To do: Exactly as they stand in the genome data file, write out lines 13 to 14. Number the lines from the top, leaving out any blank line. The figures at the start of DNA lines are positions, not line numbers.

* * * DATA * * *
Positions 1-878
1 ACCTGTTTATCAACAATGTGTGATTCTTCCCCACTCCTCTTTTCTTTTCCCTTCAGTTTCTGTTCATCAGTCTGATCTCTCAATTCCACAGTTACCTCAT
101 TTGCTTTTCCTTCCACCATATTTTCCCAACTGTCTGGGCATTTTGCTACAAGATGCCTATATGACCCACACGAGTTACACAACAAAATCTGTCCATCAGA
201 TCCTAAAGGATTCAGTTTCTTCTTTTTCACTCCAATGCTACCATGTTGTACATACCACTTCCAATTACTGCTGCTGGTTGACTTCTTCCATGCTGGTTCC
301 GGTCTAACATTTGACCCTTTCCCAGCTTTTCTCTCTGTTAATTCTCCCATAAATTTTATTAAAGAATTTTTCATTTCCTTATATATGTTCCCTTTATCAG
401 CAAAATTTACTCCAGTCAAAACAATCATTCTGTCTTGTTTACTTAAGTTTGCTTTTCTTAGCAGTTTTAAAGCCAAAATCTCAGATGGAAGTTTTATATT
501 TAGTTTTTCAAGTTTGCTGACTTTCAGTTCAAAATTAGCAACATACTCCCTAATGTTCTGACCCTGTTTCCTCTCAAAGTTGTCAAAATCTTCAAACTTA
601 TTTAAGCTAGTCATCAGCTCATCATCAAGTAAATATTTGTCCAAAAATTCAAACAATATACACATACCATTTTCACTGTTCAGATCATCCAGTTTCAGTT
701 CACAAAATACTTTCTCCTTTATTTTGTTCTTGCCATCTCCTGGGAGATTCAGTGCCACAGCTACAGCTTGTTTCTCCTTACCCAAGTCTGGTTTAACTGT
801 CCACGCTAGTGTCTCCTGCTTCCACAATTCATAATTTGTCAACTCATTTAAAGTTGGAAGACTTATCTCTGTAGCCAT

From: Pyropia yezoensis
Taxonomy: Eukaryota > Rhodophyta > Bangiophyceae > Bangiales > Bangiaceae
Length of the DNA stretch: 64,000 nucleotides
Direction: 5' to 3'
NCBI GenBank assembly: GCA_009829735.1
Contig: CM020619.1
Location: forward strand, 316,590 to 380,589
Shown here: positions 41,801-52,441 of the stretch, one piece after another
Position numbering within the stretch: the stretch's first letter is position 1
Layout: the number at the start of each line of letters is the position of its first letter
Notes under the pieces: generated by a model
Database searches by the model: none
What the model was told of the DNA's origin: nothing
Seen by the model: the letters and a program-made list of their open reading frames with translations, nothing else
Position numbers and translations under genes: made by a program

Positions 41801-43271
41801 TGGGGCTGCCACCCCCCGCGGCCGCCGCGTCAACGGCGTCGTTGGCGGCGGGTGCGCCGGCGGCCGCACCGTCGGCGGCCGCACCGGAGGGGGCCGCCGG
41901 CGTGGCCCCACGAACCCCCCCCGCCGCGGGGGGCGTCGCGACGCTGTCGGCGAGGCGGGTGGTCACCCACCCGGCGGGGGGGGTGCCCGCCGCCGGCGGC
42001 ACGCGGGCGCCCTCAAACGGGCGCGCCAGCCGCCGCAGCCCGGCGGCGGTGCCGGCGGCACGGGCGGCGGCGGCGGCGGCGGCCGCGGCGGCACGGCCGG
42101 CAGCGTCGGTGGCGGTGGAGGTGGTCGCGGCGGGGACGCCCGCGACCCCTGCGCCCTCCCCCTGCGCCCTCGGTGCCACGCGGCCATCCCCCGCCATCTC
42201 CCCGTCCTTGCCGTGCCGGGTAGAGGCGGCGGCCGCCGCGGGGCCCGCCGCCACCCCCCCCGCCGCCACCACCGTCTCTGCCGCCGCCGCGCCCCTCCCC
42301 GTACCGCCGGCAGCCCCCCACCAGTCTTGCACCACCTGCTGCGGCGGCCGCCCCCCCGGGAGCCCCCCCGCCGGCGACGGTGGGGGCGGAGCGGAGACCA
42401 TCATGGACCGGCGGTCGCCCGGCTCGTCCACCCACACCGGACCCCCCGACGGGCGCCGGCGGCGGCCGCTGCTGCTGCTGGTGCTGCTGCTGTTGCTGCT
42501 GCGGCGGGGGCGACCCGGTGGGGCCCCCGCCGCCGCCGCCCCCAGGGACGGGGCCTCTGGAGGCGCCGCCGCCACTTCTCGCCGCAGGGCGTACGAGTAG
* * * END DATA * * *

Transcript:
Length of the DNA stretch: 64,000 nucleotides
Direction: 5' to 3'